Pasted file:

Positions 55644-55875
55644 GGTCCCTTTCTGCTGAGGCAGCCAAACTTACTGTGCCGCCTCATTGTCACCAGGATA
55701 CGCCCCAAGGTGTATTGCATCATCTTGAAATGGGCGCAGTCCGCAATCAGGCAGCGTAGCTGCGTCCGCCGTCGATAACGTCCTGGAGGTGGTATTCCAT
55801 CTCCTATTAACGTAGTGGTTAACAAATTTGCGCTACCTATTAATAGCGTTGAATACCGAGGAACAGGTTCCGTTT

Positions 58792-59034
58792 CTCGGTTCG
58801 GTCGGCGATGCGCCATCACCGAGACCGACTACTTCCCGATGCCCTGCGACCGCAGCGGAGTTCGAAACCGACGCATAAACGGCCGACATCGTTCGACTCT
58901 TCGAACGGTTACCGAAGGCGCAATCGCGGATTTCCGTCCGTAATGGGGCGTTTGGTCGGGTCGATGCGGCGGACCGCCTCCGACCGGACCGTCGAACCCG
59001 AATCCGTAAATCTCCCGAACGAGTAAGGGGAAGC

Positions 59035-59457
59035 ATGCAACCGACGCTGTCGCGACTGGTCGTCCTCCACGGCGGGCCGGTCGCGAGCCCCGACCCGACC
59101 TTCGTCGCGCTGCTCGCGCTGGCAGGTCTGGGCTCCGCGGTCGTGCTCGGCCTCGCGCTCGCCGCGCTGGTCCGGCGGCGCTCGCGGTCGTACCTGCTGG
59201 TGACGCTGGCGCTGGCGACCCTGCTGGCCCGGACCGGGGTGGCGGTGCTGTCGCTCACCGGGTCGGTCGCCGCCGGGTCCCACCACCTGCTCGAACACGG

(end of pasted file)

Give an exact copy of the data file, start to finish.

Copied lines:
Positions 55644-55875
55644 GGTCCCTTTCTGCTGAGGCAGCCAAACTTACTGTGCCGCCTCATTGTCACCAGGATA
55701 CGCCCCAAGGTGTATTGCATCATCTTGAAATGGGCGCAGTCCGCAATCAGGCAGCGTAGCTGCGTCCGCCGTCGATAACGTCCTGGAGGTGGTATTCCAT
55801 CTCCTATTAACGTAGTGGTTAACAAATTTGCGCTACCTATTAATAGCGTTGAATACCGAGGAACAGGTTCCGTTT

Positions 58792-59034
58792 CTCGGTTCG
58801 GTCGGCGATGCGCCATCACCGAGACCGACTACTTCCCGATGCCCTGCGACCGCAGCGGAGTTCGAAACCGACGCATAAACGGCCGACATCGTTCGACTCT
58901 TCGAACGGTTACCGAAGGCGCAATCGCGGATTTCCGTCCGTAATGGGGCGTTTGGTCGGGTCGATGCGGCGGACCGCCTCCGACCGGACCGTCGAACCCG
59001 AATCCGTAAATCTCCCGAACGAGTAAGGGGAAGC

Positions 59035-59457
59035 ATGCAACCGACGCTGTCGCGACTGGTCGTCCTCCACGGCGGGCCGGTCGCGAGCCCCGACCCGACC
59101 TTCGTCGCGCTGCTCGCGCTGGCAGGTCTGGGCTCCGCGGTCGTGCTCGGCCTCGCGCTCGCCGCGCTGGTCCGGCGGCGCTCGCGGTCGTACCTGCTGG
59201 TGACGCTGGCGCTGGCGACCCTGCTGGCCCGGACCGGGGTGGCGGTGCTGTCGCTCACCGGGTCGGTCGCCGCCGGGTCCCACCACCTGCTCGAACACGG